We are having so much fun homeschooling, no wonder some people think it should be illegal, LOL. In all seriousness, I'm grateful to be able to think outside the box and really learn so many different topics through the Prairie Primer unit study. AND our family is experiencing some extra socialization this year due to our involvement with a Prairie Primer co-op. It is allowing us to be even more creative in how we learn and learn from others as well.
The month of October found us studying the book "Little House On the Prairie". We do 4 daily assignments on our own each week and then get together twice a month with 4 other families to do joint activities and listen to each family's presentation. It was my month to be organize our co-op time and I had a blast. As a group we memorized "Psalm 8" and learned two songs together (The Blue Juniata and Old Dan Tucker). We leaned heavily on the Native American theme. I found the most incredible craft book called, "More Than Moccasins". It was perfect a craft-challenged person such as myself. Each craft was easy AND best of all, very educational about Native American life.
The first week we got together, the kids made tepees out of card stock, toothpicks and tape. This was so easy! Hailey made her outfit out at home using a brown paper bag, tape and water colors.
Each family made tepees and then we arranged them by "Clan", with the opening of the tepees to the east so that the sun would greet the families as the dawn broke. The large one in the center is the council tepee. Loved the designs everyone came up with. We even had a few tiny ones for the dogs to live in. Apparently, the dogs would drag their own tepees behind them when they moved from place to place. That was new to me!
Josiah wearing the headdress he made at home and showing off his tepees. He made a coyote at the opening of one of them.
The other craft was decorated darts we made out of card stock. They taped paper "feathers" to them and everything. The kids and I made hoops out of red osier dogwood sticks and then hung them at various lengths from a doorway at the church we use for our co-op meetings. The kids tried to throw their darts through the hoops. This was good practice for hunting (Indians would use spears). The Indian children would also see how far they could slide these darts across the ice in the winter. Whoever got the furthest won. Kind of like how we do paper airplane contests today.
I asked each child and mom to pick out an Indian name and sign it using the Plains Indian Sign Language Dictionary. It was more fun than charades! Josiah was "Red Eagle". He made his breech cloth out of some old capris I had laying around.
Two weeks later we all met again. Since then, my husband and Josiah killed and butchered a rabbit and naturally tanned the rabbit skin Josiah is wearing over his breech cloth. It was the first time they ever attempted to tan anything and I have to admit they did a really good job. Michael is going to try a deerskin tonight and sheep skins later this fall. Each family did a presentation. We did ours on the Minnesota Massacre. I had no idea this had taken place. We researched how and why the Indians went on the warpath in 1862 and what the results were. It was tragic on all accounts (around 800 white settlers and soldiers killed or wounded), leading to the largest mass execution in history (38 Indians were executed).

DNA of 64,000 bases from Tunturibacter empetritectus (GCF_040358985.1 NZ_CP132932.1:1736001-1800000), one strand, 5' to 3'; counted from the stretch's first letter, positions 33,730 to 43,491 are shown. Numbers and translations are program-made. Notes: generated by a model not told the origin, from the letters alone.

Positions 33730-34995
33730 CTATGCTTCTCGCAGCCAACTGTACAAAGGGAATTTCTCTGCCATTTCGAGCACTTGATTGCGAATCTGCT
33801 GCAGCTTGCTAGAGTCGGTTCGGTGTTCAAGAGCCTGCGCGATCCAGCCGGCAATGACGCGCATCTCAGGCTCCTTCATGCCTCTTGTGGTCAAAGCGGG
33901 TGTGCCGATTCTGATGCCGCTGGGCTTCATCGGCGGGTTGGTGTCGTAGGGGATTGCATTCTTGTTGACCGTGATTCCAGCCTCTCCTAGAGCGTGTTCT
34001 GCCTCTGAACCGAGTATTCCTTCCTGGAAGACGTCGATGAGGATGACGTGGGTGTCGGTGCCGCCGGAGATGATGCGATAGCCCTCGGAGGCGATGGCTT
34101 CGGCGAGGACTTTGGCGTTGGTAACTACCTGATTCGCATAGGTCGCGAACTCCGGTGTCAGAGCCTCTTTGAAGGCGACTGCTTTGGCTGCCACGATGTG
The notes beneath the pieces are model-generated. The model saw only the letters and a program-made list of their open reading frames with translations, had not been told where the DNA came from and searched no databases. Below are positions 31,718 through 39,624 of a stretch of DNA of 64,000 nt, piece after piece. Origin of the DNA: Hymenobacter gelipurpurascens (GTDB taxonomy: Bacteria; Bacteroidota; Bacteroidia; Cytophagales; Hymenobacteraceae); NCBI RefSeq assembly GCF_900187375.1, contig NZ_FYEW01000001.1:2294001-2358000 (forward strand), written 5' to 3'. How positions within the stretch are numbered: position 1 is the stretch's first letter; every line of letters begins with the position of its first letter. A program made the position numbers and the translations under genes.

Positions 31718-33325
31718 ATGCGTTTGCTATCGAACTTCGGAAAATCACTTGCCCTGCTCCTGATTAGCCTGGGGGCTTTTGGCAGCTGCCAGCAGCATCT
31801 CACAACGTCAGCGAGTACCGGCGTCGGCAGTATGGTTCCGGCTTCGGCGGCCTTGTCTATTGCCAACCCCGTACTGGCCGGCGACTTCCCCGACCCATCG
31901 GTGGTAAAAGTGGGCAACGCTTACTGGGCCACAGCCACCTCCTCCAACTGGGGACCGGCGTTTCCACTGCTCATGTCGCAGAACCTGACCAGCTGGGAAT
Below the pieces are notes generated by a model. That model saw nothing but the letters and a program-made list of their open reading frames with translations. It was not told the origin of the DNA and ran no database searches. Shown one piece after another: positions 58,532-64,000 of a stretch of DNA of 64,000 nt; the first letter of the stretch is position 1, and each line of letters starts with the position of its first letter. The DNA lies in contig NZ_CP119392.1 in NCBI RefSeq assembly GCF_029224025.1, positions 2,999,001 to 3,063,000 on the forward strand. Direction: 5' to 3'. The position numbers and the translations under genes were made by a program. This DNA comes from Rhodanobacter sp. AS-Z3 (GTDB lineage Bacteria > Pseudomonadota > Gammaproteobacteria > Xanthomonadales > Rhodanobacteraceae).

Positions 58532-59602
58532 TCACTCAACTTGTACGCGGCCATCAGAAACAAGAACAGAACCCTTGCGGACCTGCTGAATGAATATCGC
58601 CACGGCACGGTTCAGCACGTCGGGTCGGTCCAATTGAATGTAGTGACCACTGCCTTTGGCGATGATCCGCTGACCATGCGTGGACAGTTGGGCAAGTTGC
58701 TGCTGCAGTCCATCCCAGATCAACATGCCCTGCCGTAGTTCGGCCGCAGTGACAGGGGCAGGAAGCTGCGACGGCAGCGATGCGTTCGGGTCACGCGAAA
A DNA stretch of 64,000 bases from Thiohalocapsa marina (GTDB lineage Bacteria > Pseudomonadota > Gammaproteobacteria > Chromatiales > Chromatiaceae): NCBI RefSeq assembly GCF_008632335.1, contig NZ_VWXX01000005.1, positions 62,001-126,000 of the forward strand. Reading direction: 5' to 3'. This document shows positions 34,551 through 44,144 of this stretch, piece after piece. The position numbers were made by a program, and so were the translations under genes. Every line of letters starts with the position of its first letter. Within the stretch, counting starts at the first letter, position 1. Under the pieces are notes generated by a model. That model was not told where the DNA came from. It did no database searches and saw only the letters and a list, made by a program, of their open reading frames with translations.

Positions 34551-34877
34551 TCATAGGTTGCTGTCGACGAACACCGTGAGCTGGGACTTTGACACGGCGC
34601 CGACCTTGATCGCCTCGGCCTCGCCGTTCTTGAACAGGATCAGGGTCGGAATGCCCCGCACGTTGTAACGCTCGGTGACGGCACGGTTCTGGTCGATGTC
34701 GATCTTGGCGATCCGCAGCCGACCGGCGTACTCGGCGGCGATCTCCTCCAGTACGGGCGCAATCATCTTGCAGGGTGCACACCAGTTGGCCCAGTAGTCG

Another family did a presentation about forts and stockades - what their functions were and how they were constructed. We still have many in Oregon as I'm sure other states do.
Many times Indians would use edible items to make necklaces like corn and seeds. We used tri-colored penne pasta. We used hemp cord., keeping with the all natural theme. Hint:: If you tape one end of the hemp cord to the table, it is way less frustrating for children, because otherwise they just slide off the other end if they forget and accidentally knock it off the table.
It worked great and was really easy. Each child could create whatever pattern they wanted. Josiah's newly tanned rabbit skin is spread out on the table.
Our other craft for the second meeting in Oct was paper weaving. This was so fun, easy and great for the little ones as it taught them about how opposites work. The older kids loved it, too. We squared our mats up and taped along the edges. Another craft idea from the "More Than Moccasins" book.
We always have a potluck during our second meeting of the month. We try to use recipes from the book we are studying that month and using the "Little House Cookbook". I think this has been my favorite part of the co-op.
Got a picture of the kids showing off their Indian necklaces and paper woven mats. I love that most of the kids dress up, and even some of the moms (who me, naaahh ;). It makes it really fun.
So we've already started "On the Banks of Plum Creek" and continue to have a great time. I'm really enjoying all the bible and character lessons in this book. It is generating some really good discussions around here.